|Photo by Brenda VanCuick|
I was searching the web to see if Prometheus Books had posted any type of announcement about my forthcoming book, Convicting Avery: The Bizarre Laws and Broken System behind "Making a Murderer". But before I could find anything, I came across a website called Reddit. (At least I think it’s a website; it really just seemed to be a string of comments.) There was a discussion of my recent Wisconsin Law Journal article about how the Denny rule prevented Jerry Buting and Dean Strang from putting on a third-party defense at Steven Avery’s trial. Most people in the thread liked my article. And so did a guy or gal named “Account1117” who wrote “not a bad column.” (Given there is a lot of bad writing out there, I’ll take that as praise.) However, he or she also wrote “$$$” and indicated that the dollar signs “were a criticism over the fact that a random lawyer out of
no ties to the case is writing a book with ‘Making a Murderer’ in the title.” I tried to post a response, but couldn’t
figure out how. (The problem, I’m sure,
lies with my technological ineptitude; for example, I’ve never tweeted or snapchatted
or pintrested, I’m not even on facebook, and I don’t even know what
Reddit is.) So instead, I decided to write
this post to dispel some myths and offer some tips to would-be writers:
- Do not
become a writer for the “$$$”.
My forthcoming Avery book is my third book. On my first two, I earned less than
$3.00 per hour. It takes a very,
very long time to research, write, revise, and footnote a 60,000-70,000
word non-fiction book that is good enough to be sold to a publishing
company. On my Avery book, assuming
I don’t earn anything beyond my advance, I will likely earn about $8.00-9.00
per hour. Even if the book sells amazingly, incredibly well and I earn money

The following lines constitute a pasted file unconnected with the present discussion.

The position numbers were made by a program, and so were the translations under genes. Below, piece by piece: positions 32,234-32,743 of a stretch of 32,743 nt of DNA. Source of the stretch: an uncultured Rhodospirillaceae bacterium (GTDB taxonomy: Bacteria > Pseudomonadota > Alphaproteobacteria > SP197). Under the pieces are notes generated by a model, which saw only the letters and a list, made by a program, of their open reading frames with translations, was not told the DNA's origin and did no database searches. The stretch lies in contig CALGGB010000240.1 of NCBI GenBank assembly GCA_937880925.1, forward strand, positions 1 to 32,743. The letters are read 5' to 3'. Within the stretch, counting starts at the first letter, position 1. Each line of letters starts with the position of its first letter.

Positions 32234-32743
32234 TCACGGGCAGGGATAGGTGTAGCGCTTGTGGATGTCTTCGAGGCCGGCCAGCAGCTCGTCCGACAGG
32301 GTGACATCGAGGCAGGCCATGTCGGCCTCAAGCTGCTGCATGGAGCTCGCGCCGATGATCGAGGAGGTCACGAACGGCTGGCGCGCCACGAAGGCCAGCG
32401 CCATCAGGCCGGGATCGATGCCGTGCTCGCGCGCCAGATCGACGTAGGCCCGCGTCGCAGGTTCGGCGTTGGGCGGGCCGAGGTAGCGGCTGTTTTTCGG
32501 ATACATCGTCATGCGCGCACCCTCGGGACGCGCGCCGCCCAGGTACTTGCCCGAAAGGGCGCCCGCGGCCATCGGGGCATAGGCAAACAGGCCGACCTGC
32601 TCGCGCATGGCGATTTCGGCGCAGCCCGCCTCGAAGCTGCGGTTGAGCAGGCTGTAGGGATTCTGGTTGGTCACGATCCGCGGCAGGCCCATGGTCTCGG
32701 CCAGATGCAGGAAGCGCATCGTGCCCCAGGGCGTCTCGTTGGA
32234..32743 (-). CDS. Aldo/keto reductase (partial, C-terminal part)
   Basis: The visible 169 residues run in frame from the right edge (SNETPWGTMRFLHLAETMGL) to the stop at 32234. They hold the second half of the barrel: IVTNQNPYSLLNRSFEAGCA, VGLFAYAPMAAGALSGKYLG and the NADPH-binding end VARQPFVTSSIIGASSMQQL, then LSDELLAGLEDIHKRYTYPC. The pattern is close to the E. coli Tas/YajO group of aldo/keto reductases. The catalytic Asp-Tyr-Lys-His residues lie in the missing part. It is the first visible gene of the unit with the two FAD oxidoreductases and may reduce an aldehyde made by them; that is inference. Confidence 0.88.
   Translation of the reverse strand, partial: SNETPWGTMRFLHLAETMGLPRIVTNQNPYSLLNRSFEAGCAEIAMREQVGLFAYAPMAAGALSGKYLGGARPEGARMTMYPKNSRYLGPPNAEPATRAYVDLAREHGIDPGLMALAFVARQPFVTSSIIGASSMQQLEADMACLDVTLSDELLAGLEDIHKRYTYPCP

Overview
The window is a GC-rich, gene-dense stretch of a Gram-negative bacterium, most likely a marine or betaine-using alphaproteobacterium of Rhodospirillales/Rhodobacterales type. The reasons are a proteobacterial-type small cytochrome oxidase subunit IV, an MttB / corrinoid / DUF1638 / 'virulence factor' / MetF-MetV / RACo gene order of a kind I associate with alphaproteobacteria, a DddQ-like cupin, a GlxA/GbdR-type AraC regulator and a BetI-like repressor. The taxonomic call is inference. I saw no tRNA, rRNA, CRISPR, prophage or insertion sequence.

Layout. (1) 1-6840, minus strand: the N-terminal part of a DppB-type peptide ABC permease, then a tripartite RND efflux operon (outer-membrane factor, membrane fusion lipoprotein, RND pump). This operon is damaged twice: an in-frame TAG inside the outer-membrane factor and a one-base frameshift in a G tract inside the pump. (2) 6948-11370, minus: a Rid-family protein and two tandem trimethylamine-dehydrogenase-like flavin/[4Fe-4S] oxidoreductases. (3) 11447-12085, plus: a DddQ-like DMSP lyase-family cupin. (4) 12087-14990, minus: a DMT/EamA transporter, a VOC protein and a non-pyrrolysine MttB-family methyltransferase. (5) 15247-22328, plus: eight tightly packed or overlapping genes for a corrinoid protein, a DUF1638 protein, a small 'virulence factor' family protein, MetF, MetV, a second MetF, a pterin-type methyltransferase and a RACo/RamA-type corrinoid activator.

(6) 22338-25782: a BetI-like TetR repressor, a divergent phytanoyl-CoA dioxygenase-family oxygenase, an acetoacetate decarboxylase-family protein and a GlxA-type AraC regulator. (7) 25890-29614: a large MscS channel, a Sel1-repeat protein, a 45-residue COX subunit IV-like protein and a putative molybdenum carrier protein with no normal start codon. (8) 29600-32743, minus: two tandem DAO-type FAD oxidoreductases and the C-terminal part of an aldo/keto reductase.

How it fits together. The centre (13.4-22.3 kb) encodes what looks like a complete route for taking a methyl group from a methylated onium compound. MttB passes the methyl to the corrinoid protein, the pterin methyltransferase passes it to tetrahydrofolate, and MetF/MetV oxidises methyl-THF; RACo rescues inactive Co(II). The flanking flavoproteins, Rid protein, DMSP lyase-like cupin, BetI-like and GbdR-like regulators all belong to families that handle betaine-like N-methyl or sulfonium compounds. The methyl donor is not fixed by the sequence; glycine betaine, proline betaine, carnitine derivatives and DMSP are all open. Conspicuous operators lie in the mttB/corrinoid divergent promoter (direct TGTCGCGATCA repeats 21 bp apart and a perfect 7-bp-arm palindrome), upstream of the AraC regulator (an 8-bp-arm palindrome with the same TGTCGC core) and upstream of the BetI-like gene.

beyond my advance, I will likely never get to $40.00 per hour, which is
what criminal defense lawyers can earn on public defender appointments in
- A bonus tip: if you’re looking to make the big “$$$” you’d be wise to avoid criminal defense work, too.
- Write for the love of writing — or don’t even bother because you likely won’t be successful. Before I wrote my first book, I wrote many law review articles. And I just finished another law review article after writing the Avery book. I’ve written 16 such articles with one more outlined and another one brewing in my head. For lawyers, writing a law review article is a good test to see whether you really love writing. Why? Because they are dry, heavily footnoted, long (up to 25,000 words), and, unlike books, you get paid $0.00.
- Another bonus tip: avoid writing empirical-based articles. Those might even cost you money to collect the underlying data on which the article is based.
- If you are a lawyer and want to try your hand at writing to see if you love it, or if you’re a lawyer making so little money that $8.00-$9.00 would be a pay increase — don’t laugh; the job market is so bad that many new lawyers can’t find work at all and others are only making a few bucks per hour after paying their overhead — be careful what you write about. “Account1117” is critical because I had nothing to do with the underlying Avery and Dassey cases about which I wrote. However, Wisconsin SCR 1.9 would have prevented me from writing the book if I had anything to do with either of the cases. That’s right, had I been involved in one of the cases, the Wisconsin State Bar and the Office of Lawyer Regulation take the position that I would be prohibited from writing even about the public aspects of either case, as that would be “information relating to the representation.” I’ve written about the absurdity of this rule and how it violates lawyers’ free speech rights. I’ve also petitioned our state supreme court to change it.
- Final bonus tip: I suppose you don’t have to write for the love of writing; you can also write for an underlying cause, like free speech or criminal justice reform. But I still wouldn’t write with the goal of making money — unless you’re really good at writing about vampires or dragons or romance or something like that.
In the end, I suppose the best way to put it is this: I write because the alternative (not writing) is worse. As the late, great Christopher Hitchens once said: “There’s nothing like not writing for making you unhappy.”